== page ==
The Thief

thiefThe Thief
by Fuminori Nakamura
2012 / 211 pages
read by Charlie Thurston –  4h 1m
Rating – 8 (tent)

Nakamura’s first novel to be translated into English is a very dark tale, gritty and graphic, about the life and times of a career pick-pocket in Tokyo.  The first person narrator (unnamed until page 53 – Nishimura)  is well dressed and groomed.  He blends in those places where the rich congregate so he can lift wallets and watches and the like because … well … that’s what he does,   it’s his job – and he loves his job

Nishimura is NOT a nice guy however there is a real  ”save the cat” moment early on enabling the reader to at least semi-sympathize with him.  What happens is he prevents a man from groping a young teen-age girl on a train – the author has “saved the cat”  and the reader knows that this is a basically decent guy – he’s okay.  This might lend a bit of credence to his ideas, too –  a bit – maybe.   Because for all his words about undermining morality,  he upholds it in his own way.  This moral side shows again in his involvement with a young boy and his prostitute mother who is forcing the boy to shoplift.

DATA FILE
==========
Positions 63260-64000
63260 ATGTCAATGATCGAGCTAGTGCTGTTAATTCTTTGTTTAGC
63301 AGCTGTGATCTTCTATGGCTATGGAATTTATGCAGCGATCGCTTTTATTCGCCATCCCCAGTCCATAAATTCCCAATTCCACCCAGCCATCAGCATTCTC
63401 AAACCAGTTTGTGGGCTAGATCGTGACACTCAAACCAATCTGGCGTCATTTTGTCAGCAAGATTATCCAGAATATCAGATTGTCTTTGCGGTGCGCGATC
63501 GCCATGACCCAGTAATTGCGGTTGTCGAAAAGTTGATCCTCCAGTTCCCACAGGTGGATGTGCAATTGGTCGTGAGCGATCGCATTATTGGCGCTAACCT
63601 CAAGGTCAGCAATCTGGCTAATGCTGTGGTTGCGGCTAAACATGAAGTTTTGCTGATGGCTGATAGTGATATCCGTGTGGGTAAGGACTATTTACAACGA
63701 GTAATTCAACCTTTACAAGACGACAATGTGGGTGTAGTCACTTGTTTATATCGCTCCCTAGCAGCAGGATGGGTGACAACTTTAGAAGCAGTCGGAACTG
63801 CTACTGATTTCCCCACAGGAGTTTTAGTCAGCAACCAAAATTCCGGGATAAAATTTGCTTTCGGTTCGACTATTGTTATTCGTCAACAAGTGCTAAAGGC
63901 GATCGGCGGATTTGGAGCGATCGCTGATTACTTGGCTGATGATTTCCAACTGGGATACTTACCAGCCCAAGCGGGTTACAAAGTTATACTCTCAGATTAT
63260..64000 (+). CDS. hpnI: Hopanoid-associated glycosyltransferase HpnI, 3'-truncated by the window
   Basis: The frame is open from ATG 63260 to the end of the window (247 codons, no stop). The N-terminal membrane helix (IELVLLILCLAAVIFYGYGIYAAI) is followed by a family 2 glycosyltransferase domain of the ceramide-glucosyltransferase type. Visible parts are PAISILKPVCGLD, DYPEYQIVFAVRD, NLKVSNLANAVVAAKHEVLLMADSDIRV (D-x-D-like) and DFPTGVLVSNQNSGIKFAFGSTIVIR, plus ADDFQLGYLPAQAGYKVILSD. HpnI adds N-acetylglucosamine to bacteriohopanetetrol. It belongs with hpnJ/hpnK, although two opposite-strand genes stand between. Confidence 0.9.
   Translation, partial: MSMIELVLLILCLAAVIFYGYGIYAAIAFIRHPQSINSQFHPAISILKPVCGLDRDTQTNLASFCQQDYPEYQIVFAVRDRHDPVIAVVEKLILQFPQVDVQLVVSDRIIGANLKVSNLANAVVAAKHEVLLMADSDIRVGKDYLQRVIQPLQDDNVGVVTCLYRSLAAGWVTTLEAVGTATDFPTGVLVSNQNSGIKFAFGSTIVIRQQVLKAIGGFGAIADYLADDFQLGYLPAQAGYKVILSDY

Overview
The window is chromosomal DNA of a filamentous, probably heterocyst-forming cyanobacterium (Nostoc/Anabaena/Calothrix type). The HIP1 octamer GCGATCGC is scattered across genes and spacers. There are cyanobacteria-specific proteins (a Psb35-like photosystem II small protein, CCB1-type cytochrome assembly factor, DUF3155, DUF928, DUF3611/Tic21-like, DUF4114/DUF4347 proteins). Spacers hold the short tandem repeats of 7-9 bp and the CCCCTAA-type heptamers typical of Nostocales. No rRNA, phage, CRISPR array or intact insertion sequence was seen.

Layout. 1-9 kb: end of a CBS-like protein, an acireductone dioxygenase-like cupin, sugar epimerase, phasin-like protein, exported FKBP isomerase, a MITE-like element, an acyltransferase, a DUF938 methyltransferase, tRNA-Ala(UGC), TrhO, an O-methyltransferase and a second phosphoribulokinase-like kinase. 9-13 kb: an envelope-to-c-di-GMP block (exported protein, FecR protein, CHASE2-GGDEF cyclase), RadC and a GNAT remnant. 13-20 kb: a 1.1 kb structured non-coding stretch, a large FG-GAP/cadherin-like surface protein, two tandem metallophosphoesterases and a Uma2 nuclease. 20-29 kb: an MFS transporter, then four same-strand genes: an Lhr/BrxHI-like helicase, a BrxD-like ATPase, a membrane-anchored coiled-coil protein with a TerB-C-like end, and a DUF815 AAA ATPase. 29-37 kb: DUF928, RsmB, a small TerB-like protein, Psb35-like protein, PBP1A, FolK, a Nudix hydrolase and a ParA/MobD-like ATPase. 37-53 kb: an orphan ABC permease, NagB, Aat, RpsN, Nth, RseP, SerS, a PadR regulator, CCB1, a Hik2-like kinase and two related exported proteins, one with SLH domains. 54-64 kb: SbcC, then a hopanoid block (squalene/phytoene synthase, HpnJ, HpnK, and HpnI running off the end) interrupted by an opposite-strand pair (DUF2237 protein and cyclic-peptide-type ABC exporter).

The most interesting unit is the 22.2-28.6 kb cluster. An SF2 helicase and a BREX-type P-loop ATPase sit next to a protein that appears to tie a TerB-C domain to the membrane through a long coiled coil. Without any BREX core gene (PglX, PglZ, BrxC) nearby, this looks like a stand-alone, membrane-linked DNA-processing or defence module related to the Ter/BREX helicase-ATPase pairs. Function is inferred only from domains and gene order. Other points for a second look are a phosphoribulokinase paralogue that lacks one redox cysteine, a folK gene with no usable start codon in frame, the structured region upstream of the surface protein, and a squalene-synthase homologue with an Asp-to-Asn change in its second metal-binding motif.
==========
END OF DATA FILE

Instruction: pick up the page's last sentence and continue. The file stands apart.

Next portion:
I found the little history of pickpockets very interesting.  George Barrington is an historical person,  the others are from literature and movies – some invented probably.
There were parts which were really gritty and hard to read – but somehow the writing and the general sympathy I felt for the hero carried me through.

The style is minimal and elegant although that sometimes gets in the way of what plot there is – not a good thing,  imo.   But this is really a “crime” novel in the sense that it deals with illegal actions and the mind of an intelligent criminal –  the practicalities and the philosophical justifications of pick-pocketing – of life in the world of crime.  It’s more like Dostoevsky’s Crime and Punishment than Creole Belle by James Lee Burke.  I liked it.

Some Reviews:
 The Guardian
EuroCrime: 
WS Journal
Washington Post
Out of the Gutter Online (a blog)

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